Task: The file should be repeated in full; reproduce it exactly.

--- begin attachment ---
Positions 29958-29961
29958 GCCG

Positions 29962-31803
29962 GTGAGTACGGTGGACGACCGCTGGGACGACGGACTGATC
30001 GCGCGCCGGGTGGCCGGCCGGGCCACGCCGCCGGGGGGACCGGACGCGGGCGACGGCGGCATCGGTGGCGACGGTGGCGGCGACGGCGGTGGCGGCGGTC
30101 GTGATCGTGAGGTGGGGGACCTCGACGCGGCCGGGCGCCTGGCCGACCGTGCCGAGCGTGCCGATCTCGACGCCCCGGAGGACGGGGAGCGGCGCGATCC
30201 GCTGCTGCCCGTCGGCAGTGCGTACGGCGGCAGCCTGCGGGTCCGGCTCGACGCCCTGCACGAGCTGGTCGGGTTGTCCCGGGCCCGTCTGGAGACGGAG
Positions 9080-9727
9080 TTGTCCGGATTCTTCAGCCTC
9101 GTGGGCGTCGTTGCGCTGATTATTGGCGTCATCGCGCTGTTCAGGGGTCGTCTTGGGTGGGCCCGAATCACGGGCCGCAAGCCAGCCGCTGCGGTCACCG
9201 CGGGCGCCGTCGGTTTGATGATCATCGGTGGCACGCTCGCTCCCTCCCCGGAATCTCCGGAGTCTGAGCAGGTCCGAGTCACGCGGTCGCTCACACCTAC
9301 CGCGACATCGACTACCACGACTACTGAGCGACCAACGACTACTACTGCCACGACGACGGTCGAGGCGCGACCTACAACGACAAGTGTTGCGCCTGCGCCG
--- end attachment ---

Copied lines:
Positions 29958-29961
29958 GCCG

Positions 29962-31803
29962 GTGAGTACGGTGGACGACCGCTGGGACGACGGACTGATC
30001 GCGCGCCGGGTGGCCGGCCGGGCCACGCCGCCGGGGGGACCGGACGCGGGCGACGGCGGCATCGGTGGCGACGGTGGCGGCGACGGCGGTGGCGGCGGTC
30101 GTGATCGTGAGGTGGGGGACCTCGACGCGGCCGGGCGCCTGGCCGACCGTGCCGAGCGTGCCGATCTCGACGCCCCGGAGGACGGGGAGCGGCGCGATCC
30201 GCTGCTGCCCGTCGGCAGTGCGTACGGCGGCAGCCTGCGGGTCCGGCTCGACGCCCTGCACGAGCTGGTCGGGTTGTCCCGGGCCCGTCTGGAGACGGAG
Positions 9080-9727
9080 TTGTCCGGATTCTTCAGCCTC
9101 GTGGGCGTCGTTGCGCTGATTATTGGCGTCATCGCGCTGTTCAGGGGTCGTCTTGGGTGGGCCCGAATCACGGGCCGCAAGCCAGCCGCTGCGGTCACCG
9201 CGGGCGCCGTCGGTTTGATGATCATCGGTGGCACGCTCGCTCCCTCCCCGGAATCTCCGGAGTCTGAGCAGGTCCGAGTCACGCGGTCGCTCACACCTAC
9301 CGCGACATCGACTACCACGACTACTGAGCGACCAACGACTACTACTGCCACGACGACGGTCGAGGCGCGACCTACAACGACAAGTGTTGCGCCTGCGCCG